LESSON ONE Author Submission Process

LESSON ONE of the Author Submission Process Workshop


Although there are plenty of you who start a vacation by getting in the car and driving with no destination in mind, most people take the time to plan. When can I go? Where do I want to go? How do I pack? Where, realistically, can I afford to go?

While I can name at least one person who decided on the spur of the moment to write a book, send it out and get it published within a few months, that typically doesn't occur in the publishing world. Cool when it happens, but for the rest of us mortals, our writing career should be planned from the moment we put pencil to notepad. Start by asking:
What am I writing?
Why am I writing?
For whom am I writing?

There is absolutely nothing wrong with writing a series of stories for your kids or grandchildren. There is nothing wrong with making up poems to put in cards you send to your friends. There is nothing wrong with writing book reviews or society articles for your local newspaper or keeping a blog. Do these activities make you a writer? Absolutely. You love writing; you write anything anywhere, any time. But there’s a difference between being an amateur hobbyist witer and a career author.

You can earn response points for defining Amateur and Professional.

Kathy Carlton Willis, owner of the Christian full-service author assistant company Kathy Carlton Willis Communications (http://www.kathycarltonwillis.com), says: "A hobbyist is in love with the idea of being a writer more than the idea of writing. He/she flirts with writing when it’s convenient or when an idea hits, or after surges of inspiration and motivation from outside sources (like attending a conference or receiving praise from another than they are a good writer).  A writer writes like a mail carrier delivers mail or a bride and groom’s wedding vows. Writing happens in good times and bad, in good writing conditions and bad, it happens because the writer can’t not write. When a writer learns how to apply his/her craft to the business standards of the industry (queries, proposals, networking, branding, platform, etc.), then the contract and money will follow. Sheer tenacity."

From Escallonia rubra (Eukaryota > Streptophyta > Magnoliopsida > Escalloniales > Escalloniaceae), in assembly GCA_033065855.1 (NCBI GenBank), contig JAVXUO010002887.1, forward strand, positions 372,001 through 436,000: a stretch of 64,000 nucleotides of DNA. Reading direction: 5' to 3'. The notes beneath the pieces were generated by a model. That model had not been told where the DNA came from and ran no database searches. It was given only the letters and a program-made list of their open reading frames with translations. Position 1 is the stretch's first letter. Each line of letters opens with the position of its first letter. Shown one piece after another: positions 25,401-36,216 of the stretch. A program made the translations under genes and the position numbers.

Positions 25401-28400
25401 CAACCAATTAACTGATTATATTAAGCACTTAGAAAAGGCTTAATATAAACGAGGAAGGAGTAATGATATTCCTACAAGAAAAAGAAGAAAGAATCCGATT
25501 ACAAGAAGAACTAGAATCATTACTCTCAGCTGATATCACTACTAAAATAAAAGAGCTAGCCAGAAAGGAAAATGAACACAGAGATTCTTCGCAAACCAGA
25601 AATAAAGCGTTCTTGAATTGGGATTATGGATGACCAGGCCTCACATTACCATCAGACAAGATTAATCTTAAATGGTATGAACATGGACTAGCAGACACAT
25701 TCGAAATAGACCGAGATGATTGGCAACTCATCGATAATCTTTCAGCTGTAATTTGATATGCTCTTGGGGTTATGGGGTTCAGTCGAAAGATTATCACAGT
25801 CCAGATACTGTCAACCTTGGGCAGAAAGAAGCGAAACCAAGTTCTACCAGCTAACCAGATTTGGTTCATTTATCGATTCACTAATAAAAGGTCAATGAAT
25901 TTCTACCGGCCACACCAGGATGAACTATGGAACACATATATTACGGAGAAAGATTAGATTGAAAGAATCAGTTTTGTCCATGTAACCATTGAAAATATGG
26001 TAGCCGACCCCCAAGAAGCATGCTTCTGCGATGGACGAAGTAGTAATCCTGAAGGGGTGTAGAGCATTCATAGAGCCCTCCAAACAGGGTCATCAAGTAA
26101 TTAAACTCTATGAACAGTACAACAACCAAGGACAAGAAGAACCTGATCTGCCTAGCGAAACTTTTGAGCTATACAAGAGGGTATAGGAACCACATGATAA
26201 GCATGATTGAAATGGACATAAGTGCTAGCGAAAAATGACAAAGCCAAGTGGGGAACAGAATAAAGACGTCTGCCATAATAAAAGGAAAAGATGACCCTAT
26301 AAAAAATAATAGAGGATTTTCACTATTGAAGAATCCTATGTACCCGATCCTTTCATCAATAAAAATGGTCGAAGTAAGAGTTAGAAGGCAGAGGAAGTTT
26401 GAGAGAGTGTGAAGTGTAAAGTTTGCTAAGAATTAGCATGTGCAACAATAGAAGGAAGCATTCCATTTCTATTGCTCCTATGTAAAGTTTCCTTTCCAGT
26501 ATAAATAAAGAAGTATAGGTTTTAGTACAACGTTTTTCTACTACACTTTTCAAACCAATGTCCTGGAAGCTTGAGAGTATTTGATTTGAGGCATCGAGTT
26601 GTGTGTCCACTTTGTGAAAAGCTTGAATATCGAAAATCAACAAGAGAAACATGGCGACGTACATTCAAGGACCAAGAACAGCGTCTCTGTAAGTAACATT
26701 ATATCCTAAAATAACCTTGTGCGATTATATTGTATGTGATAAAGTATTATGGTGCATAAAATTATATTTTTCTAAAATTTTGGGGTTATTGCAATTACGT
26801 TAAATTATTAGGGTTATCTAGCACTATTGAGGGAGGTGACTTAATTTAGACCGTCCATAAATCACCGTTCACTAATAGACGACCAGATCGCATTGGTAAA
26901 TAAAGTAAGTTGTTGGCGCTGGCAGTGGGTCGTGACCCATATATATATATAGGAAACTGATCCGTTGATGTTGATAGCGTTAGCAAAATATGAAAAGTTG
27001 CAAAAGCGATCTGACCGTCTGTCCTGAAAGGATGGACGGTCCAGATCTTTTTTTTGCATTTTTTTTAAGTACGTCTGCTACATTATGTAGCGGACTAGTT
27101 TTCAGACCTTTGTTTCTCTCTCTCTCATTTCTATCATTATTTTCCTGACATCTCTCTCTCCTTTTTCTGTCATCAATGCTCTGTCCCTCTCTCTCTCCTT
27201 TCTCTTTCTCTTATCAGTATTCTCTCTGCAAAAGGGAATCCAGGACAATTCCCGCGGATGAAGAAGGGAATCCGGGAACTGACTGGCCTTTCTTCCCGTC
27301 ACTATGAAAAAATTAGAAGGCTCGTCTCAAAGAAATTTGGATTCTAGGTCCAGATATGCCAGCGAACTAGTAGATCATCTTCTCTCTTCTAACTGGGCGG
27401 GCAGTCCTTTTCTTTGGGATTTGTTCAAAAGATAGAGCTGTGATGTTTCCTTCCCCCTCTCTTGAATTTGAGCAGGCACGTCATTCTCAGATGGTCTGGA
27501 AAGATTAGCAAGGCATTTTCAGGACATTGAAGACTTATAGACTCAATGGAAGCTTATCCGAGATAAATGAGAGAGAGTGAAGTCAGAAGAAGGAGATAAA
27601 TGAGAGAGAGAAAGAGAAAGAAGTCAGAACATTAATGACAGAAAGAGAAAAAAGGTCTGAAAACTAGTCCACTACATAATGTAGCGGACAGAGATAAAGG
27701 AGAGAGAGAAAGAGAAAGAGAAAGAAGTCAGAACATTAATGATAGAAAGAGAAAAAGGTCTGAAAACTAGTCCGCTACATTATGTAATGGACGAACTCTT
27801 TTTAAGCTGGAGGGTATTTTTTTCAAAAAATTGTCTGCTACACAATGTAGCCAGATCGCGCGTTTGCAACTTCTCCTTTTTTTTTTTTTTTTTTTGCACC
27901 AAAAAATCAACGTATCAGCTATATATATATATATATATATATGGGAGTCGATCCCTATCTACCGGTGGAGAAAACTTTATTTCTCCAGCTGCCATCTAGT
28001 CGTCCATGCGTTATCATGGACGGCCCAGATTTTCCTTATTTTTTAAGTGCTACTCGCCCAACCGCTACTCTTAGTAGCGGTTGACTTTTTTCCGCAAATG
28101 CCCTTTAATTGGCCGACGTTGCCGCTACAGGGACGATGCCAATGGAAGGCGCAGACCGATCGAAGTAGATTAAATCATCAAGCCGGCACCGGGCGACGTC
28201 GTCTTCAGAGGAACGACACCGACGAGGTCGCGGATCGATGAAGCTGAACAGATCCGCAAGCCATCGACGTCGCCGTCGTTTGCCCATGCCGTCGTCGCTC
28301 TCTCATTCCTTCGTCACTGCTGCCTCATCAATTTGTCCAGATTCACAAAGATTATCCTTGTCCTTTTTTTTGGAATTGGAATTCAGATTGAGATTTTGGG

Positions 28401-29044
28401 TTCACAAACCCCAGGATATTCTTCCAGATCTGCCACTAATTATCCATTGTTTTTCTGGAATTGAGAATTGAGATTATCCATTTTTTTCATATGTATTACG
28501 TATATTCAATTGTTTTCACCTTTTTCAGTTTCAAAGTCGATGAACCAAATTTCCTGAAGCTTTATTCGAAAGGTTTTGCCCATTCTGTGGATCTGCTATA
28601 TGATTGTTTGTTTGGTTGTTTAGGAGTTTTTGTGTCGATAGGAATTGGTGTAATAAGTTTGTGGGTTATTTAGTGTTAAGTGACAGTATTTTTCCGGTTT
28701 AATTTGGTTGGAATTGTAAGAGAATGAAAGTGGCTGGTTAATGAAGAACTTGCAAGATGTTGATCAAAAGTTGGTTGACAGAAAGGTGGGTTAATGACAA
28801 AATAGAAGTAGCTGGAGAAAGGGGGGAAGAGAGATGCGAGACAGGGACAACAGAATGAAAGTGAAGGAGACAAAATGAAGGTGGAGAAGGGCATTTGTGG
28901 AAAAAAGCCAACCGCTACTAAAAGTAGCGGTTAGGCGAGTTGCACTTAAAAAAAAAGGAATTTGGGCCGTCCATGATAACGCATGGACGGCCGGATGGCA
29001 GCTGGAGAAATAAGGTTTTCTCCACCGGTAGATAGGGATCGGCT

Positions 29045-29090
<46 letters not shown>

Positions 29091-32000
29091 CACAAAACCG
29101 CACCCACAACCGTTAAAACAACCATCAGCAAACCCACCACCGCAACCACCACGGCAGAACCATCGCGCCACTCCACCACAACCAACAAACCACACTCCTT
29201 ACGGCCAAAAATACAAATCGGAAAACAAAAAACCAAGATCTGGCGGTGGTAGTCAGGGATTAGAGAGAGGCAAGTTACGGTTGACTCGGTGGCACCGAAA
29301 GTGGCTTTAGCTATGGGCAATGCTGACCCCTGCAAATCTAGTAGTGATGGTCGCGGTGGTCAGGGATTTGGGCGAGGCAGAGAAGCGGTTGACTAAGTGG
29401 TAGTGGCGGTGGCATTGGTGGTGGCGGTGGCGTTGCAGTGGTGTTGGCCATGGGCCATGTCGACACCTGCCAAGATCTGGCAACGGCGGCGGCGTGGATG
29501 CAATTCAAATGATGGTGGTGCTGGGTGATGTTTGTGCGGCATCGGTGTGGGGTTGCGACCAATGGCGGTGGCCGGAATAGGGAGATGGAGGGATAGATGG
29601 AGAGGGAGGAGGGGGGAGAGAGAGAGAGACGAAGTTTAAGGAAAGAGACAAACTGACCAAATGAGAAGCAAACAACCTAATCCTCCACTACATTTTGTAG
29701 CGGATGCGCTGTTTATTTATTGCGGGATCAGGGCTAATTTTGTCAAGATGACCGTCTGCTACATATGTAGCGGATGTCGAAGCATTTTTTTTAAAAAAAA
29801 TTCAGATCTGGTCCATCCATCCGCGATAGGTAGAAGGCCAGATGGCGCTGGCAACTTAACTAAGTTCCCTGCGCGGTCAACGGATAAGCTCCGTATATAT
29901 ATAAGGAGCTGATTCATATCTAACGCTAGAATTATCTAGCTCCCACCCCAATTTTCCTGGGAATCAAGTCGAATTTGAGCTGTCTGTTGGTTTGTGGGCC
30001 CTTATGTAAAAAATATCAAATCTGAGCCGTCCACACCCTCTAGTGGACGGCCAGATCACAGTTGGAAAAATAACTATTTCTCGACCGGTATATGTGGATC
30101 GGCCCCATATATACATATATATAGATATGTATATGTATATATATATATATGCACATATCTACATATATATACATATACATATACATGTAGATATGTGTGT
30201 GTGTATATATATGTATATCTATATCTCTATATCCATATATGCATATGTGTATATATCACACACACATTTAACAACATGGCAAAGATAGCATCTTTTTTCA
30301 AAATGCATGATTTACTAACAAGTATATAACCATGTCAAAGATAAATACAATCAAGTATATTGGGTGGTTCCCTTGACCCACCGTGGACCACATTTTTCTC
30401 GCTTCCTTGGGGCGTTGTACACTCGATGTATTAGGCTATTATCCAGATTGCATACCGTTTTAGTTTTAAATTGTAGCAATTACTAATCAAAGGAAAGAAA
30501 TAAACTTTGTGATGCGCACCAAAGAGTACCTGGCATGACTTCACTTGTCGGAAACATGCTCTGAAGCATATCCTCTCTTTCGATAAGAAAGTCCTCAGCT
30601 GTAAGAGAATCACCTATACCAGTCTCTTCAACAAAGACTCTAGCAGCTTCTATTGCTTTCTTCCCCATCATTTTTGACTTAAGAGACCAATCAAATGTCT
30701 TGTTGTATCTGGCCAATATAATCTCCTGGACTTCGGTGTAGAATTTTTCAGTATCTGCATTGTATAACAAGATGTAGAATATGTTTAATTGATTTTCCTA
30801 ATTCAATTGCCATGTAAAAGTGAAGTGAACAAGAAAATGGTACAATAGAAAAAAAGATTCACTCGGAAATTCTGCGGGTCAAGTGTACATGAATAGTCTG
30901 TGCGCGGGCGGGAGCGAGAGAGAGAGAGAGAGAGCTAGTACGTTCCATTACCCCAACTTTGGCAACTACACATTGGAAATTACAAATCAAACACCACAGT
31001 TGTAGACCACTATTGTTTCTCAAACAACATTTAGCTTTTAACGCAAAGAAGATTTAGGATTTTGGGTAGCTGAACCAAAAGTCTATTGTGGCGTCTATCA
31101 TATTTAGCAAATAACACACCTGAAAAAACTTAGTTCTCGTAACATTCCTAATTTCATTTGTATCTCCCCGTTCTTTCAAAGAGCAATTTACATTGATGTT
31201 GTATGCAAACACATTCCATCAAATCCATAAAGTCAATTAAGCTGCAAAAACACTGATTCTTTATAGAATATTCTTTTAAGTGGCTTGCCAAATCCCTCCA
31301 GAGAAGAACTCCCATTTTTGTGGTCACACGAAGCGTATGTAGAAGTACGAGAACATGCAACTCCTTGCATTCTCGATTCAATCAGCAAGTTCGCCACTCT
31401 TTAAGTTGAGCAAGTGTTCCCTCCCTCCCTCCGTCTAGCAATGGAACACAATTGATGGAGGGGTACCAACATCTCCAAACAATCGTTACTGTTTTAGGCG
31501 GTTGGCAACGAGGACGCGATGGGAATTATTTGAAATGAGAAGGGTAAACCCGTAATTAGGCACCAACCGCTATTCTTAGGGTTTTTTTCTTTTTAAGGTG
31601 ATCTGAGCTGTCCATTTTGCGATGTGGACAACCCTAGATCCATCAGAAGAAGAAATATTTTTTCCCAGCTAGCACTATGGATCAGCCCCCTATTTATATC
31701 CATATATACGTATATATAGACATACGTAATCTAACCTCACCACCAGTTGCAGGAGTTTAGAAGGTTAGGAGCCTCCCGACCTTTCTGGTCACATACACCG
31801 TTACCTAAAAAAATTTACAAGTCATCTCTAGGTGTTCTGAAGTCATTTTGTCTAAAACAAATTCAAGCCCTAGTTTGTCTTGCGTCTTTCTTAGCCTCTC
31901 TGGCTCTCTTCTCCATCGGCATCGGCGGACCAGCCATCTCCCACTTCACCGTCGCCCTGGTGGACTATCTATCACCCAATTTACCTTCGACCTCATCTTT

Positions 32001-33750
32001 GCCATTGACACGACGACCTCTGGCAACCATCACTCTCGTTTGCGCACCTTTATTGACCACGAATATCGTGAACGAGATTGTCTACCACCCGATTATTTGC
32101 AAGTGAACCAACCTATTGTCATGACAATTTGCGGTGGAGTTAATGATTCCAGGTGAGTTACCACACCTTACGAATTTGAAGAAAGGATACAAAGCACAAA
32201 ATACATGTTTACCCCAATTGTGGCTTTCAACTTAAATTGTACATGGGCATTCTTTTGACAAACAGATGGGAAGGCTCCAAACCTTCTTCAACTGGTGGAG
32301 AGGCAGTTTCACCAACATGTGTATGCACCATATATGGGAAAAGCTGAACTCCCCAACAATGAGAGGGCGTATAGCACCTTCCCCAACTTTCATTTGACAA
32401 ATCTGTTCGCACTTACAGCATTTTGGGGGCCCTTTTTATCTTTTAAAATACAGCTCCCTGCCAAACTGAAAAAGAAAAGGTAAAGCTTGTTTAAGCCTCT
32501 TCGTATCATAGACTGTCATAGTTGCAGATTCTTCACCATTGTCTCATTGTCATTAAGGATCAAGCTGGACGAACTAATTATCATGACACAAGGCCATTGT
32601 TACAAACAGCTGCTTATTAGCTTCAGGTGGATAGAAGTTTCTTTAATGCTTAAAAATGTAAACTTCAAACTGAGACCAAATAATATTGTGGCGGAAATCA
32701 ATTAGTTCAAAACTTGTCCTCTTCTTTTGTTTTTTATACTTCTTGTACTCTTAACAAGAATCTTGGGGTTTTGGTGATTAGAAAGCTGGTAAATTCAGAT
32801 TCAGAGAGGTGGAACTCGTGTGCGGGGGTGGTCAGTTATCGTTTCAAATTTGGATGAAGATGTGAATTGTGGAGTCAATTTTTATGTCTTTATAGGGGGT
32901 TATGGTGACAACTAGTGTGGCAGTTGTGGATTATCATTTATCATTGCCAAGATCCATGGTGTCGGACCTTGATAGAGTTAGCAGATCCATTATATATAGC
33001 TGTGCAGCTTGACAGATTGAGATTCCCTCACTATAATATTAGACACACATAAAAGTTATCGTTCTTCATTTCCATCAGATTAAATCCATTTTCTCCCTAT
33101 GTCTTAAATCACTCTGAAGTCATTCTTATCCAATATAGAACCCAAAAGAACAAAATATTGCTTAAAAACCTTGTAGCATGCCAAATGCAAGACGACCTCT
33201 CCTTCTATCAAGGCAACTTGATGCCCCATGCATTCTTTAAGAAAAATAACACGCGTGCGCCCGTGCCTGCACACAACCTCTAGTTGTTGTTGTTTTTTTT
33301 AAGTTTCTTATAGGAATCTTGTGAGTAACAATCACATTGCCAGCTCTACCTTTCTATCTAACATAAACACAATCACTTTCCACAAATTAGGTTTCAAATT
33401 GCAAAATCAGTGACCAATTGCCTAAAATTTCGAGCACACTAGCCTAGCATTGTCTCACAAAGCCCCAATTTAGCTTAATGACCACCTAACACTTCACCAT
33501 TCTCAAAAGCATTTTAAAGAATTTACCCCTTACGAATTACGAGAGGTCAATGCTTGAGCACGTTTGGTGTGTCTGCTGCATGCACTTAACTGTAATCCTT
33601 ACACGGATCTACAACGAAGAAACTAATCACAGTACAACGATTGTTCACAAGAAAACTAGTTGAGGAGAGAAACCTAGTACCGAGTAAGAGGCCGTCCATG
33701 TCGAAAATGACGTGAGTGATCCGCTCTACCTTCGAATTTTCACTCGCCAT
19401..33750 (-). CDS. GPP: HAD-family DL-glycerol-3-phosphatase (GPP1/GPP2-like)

Why am I writing?
If you want to earn a living at writing, there are several ways to go about it, and most of them don’t result in hitting the NY Times Best Seller list with your first efforts. Many authors simply want to see their writing in print, or hold a book in their hands. Using writing as a ministry is honorable. What’s your reason for wanting to be published?

Who is my target audience?
CS Lewis started writing the Chronicles of Narnia for his nieces and nephews. Am I writing for young adults, children, people who like fantasy? Readers of romance or history or espionage? The kind of writing you do for a specific audience will help narrow your choice of publishers and agents. For more help on identifying WHAT you write, your genre, your category, visit The Book Industry Standard Group: http://www.bisg.org/what-we-do-0-136-bisac-subject-headings-list-major-subjects.php.  Publishing Questions is a great site to visit, as well. This article can help you define your writing: http://www.publishingquestions.com/booktext/genres.html. This older Webinar is a little insight into how booksellers are trained to categorize books: http://pdfs.nbnbooks.com/BI/SAC/BISACWebinar.pdf
Award-winning author and writing coach Linda Rohrbough (http://www.lindarohrbough.us/) has this most excellent article and chart on her web site: http://lindarohrbough.us/images/pdfs/The_Genre_Hurdle_by_Linda_Rohrbough.pdf

Kathy Carlton Willis, owner of the Christian full-service author assistant company Kathy Carlton Willis Communications (http://www.kathycarltonwillis.com), says "Imagine your book on a physical bookshelf at a bookstore. What books surround yours? For fiction, since they often go by author name rather than type of book, also consider your genre and style. What publishing houses print books similar to yours? These provide your comps (comparable books) and markets. Also select markets where you can strategize a way to get your foot in the door—perhaps you will meet the acquisitions editor at a conference or a writer friend is willing to write a letter of introduction if you don’t have an agent. Think of your contact strategy and this will help you narrow your search."